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Food & Drinks

Delicious Christmas Fare to Eat at Mexico City

Tamale
Tamale Credit: Pixabay

Food plays an important part in a Mexican Christmas celebration. Traditionally, families get together on Christmas Eve called Noche Buena and eat a hearty meal together. 

Here are some delicious foods that are traditionally eaten during Christmas. If you want to experience the best of Mexican cuisine you can take a food tour around the city.

Ensalada de Noche Buena

Mexican Salad
Mexican Salad Credit: Maxpixel

Ensalada Nochebuena is a bright, colorful salad eaten on Christmas Eve. It is a combination of ingredients like lettuce, beets, carrots as well as seasonal fruits like apple, orange, pineapple and pecans which make it a perfect light and festive addition to a table. Sometimes, peanuts and pomegranate seeds are used as a garnish.  

Tamales

This iconic Mexican dish is prepared from corn masa with a variety of different sweet or savoury fillings. Tamales are wrapped in corn husks or banana leaves and steamed. It is time-consuming to prepare tamales, so they are usually made on special occasions like Day of the Dead or Christmas.  They are usually made in large batches, often with many members of the family assisting in parties that are called tamaladas.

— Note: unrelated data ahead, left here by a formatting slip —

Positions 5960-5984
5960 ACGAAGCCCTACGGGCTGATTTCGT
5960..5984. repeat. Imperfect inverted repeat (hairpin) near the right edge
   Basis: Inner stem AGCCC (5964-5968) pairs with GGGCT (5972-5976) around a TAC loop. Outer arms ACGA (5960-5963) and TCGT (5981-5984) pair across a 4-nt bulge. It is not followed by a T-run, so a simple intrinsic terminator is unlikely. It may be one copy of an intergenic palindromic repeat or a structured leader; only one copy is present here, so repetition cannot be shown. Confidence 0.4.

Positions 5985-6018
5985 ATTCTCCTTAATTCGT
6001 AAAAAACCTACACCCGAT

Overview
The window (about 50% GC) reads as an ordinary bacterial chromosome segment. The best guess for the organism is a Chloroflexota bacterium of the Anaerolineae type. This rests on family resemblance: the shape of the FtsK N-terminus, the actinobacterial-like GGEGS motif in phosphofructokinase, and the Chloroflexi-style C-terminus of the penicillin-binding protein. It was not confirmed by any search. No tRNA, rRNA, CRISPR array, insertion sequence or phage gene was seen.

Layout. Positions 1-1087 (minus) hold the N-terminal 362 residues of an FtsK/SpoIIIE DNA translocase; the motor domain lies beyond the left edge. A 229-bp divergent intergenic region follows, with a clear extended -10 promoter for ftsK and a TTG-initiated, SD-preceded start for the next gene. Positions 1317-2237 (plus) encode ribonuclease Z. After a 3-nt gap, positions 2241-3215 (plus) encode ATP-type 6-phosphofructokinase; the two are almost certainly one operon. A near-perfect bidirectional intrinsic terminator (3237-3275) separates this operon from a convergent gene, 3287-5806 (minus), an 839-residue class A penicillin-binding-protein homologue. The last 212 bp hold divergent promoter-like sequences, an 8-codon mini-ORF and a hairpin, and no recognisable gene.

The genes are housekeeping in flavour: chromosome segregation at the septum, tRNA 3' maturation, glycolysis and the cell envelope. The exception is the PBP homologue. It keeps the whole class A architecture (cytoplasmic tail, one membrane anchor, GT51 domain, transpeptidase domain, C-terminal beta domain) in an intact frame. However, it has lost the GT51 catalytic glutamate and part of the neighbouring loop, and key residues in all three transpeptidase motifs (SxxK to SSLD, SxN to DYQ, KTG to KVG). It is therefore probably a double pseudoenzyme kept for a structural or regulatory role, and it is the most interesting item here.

Rosca de Reyes

Spanish Pastry
Rosca de Reyes

Credit: Flickr / garlandcannon

This sweet bread is particularly associated with King's Day (Día de Reyes) but has started showing up in Mexican bakeries around Christmas time. There's a small figurine of a baby baked inside, representing the baby Jesus and the person who gets the slice with the baby has to bring the tamales for the next occasion. 

Champurrado

Champurrado
Champurrado

Credit: Flickr / Kimberly Vardeman

This Mexican chocolate drink is a type of atole - a thick drink made with corn, rice or oats and chocolate. Other ingredients include groundnuts, orange zest and egg which are used to thicken the drink and enrich the taste. Typically a wooden whisk called molinillo is used to whip up these drinks. The whisk is rolled between the palms of the hands, then moved back and forth in the mixture until it is aerated and frothy.  

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